The S C R I P T A Q U M R A N I C A E L E C T R O N I C A project (SQE) is all about bringing the famous Dead Sea Scrolls, first discovered by beduins in 1947 and today curated at the Israel Antiquities Authority (IAA) and the Shrine of the Book, to the digital age. Its aim is to provide a new standard online platform for Dead Sea Scrolls editing and to prepare pioneer Digital Scholarly Editions of Qumran Texts. It is the intention of the SQE project to provide the public with world-wide free access to its tools for Dead Sea Scrolls research. The resulting dynamic, extensible, and collaborative platform will ultimately set the stage for the next generation of Dead Sea Scrolls research.
By combining two major databases (the digital images of all known Qumran fragments at the Leon Levy Dead Sea Scrolls Digital Library, IAA, Jerusalem, and the textual and linguistic data for all texts included in the Qumranwörterbuch, Qumran Dictionary, at Göttingen Academy), SQE brings together scholars of the Scrolls and AI as well as database specialists on the one hand, as well as a broader public on the other hand. The highly customized and cutting-edge tools will enable scholars and students of the Scrolls (and more than 25.000 fragments) deeper insights than previously thought possible.
Currently, the joint Göttingen/Haifa project consists of two editorial (one for each university) and two IT teams (Göttingen Academy and Tel Aviv University), as well as several additional partners. The principal investigators are Prof. Dr. Reinhard G. Kratz (Theological Faculty, University of Göttingen) and Prof. Dr. Jonathan Ben-Dov (Faculty of Humanities, University of Haifa), together with Prof. Dr. Nachum Dershowitz (School of Computer Science, Tel Aviv University). Cooperation partners include the Israel Antiquities Authority (Pnina Shor, Dr. Joe Uziel), the Department of Hebrew Culture Studies at Tel Aviv University (Prof. Dr. Noam Mizrahi), and the Göttingen Academy of Sciences and Humanities (apl. Prof. Dr. Ingo Kottsieper).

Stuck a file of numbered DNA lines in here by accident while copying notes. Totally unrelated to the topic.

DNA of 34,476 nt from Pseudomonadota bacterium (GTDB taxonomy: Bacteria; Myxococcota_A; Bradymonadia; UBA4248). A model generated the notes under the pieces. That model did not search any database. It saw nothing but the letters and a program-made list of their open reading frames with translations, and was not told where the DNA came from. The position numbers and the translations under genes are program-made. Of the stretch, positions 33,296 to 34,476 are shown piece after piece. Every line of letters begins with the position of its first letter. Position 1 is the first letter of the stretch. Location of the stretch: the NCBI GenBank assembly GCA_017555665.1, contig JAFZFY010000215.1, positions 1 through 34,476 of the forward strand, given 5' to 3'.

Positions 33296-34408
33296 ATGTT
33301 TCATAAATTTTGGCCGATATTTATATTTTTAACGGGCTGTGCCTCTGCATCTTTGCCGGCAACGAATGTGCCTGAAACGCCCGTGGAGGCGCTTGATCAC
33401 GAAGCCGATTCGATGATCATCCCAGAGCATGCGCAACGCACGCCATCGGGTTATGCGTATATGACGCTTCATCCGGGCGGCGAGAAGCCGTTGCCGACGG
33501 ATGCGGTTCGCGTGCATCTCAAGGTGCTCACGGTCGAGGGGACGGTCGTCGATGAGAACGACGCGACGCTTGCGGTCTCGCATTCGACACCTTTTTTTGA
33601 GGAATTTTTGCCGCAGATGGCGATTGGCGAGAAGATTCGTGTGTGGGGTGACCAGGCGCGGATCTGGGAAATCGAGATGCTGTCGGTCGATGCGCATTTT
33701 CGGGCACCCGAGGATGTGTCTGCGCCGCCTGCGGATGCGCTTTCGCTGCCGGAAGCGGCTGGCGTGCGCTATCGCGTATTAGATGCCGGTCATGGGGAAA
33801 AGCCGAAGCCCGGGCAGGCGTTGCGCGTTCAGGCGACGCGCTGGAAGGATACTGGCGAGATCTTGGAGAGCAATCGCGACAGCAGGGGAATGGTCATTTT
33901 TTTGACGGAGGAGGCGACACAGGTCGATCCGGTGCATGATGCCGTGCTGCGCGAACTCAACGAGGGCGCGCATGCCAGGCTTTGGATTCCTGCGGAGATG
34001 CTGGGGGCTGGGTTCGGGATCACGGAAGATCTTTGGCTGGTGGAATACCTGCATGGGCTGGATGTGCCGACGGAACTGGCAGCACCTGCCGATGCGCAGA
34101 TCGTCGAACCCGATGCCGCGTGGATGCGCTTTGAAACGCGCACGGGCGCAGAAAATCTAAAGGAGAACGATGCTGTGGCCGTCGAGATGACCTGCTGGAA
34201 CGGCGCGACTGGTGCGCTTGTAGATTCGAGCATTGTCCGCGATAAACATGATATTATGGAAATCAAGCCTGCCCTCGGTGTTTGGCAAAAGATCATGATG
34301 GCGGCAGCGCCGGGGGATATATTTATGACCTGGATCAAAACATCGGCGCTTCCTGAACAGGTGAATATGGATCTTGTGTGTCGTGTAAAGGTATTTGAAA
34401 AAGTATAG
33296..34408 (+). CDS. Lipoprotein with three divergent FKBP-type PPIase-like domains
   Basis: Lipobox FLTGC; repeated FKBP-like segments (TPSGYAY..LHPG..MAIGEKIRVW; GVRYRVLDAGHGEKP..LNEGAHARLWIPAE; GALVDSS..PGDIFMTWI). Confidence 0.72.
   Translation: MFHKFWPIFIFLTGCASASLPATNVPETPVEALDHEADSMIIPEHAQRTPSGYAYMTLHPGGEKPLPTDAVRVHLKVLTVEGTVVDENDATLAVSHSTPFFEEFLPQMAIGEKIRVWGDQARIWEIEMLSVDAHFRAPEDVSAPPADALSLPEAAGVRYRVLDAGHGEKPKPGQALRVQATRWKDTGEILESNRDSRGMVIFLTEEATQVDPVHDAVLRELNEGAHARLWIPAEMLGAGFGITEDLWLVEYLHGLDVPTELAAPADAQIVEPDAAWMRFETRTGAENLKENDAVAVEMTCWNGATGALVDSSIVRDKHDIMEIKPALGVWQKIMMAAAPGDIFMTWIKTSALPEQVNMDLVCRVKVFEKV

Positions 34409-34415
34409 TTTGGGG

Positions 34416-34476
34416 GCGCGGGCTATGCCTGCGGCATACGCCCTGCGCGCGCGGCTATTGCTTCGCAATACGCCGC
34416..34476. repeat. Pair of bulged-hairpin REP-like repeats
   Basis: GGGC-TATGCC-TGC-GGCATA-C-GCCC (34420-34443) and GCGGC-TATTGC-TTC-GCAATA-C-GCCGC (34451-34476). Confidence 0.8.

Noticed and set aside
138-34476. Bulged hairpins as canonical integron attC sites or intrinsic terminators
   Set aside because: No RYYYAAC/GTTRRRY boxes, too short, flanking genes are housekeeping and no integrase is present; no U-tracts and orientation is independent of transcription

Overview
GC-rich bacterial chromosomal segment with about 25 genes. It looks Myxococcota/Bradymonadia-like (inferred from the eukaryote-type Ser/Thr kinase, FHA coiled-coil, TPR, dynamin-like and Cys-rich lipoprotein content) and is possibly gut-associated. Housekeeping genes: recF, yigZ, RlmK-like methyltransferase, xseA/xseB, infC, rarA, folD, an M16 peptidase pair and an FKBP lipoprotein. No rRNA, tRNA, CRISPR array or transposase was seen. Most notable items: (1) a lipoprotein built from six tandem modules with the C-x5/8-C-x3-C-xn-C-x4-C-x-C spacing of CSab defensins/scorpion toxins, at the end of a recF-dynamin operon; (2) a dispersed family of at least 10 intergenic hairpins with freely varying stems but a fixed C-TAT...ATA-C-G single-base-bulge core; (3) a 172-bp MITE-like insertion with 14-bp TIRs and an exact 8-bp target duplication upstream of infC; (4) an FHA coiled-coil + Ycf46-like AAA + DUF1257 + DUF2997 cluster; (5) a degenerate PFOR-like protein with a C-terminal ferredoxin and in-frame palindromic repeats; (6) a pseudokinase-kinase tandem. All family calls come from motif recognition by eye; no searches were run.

Having once connected and synchronized all data from both databases, a “Virtual Research Environment (VRE)” is programmed by the IT Team (Göttingen).
This VRE will subsequently be used by the various editors to produce their respective Digital Scholarly Editions (published on the Scripta Qumranica Website, but available in several formats). The Editorial Teams (Göttingen and Haifa, Paris) give their input to the IT Team: What tools, functions, algorithms are needed to produce the edition? How intuitive is the user interface and what can be improved?
In this phase, the IT Team is responsible for the import of the editorial data (readings, reconstructions; until automated functions and editing of the data are realized within the SQE system), for providing the requested functions as well as optimizing the so-called “Scrollery” from the editors’ feedback.
Here, the Computer Sciences (Tel Aviv) come into play, developing tools that enable the user to, e.g., find images from a certain fragment on different (historical photos), spot letters or “Regions of Interest” (ROIs; with the help of, inter alia, Deep Learning and Neural Networking Technologies) and have characters recognized automatically (OCR), as well as assign and link all available data to the single objects.
The IT-Team itself is finally assisted by qualified User Interface/User Experience (UI/UX) experts (Haifa) who are designing the “fine-tuned” version of the interface.